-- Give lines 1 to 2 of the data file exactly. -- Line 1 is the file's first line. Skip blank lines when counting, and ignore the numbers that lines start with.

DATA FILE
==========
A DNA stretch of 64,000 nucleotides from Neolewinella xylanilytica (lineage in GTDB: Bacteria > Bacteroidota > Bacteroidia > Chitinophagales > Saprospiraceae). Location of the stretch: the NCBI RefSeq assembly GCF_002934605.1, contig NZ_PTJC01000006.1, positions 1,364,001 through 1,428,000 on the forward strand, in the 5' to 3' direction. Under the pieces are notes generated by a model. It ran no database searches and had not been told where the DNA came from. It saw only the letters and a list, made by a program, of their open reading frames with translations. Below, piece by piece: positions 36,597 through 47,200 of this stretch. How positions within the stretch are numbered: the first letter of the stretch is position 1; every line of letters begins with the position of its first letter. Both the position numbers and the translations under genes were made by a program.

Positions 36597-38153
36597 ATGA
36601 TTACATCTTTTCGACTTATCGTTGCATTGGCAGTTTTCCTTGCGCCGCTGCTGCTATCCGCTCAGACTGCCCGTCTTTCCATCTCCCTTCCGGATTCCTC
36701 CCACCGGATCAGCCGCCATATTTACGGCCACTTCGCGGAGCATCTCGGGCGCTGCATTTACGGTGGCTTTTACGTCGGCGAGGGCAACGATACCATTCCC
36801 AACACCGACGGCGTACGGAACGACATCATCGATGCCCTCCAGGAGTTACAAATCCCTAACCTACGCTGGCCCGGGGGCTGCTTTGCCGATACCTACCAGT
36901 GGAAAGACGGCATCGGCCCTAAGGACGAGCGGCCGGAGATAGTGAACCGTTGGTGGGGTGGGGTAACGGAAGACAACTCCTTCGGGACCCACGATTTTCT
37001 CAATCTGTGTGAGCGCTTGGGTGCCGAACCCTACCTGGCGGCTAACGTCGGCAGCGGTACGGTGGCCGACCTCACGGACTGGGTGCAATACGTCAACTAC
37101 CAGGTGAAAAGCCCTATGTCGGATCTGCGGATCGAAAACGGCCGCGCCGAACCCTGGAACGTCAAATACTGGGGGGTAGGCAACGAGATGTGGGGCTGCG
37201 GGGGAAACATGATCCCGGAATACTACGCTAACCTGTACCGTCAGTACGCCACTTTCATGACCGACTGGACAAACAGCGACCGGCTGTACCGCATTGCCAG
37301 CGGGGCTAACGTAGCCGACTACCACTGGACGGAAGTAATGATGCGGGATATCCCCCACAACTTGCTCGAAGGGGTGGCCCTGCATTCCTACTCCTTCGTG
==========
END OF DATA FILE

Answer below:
A DNA stretch of 64,000 nucleotides from Neolewinella xylanilytica (lineage in GTDB: Bacteria > Bacteroidota > Bacteroidia > Chitinophagales > Saprospiraceae). Location of the stretch: the NCBI RefSeq assembly GCF_002934605.1, contig NZ_PTJC01000006.1, positions 1,364,001 through 1,428,000 on the forward strand, in the 5' to 3' direction. Under the pieces are notes generated by a model. It ran no database searches and had not been told where the DNA came from. It saw only the letters and a list, made by a program, of their open reading frames with translations. Below, piece by piece: positions 36,597 through 47,200 of this stretch. How positions within the stretch are numbered: the first letter of the stretch is position 1; every line of letters begins with the position of its first letter. Both the position numbers and the translations under genes were made by a program.

Positions 36597-38153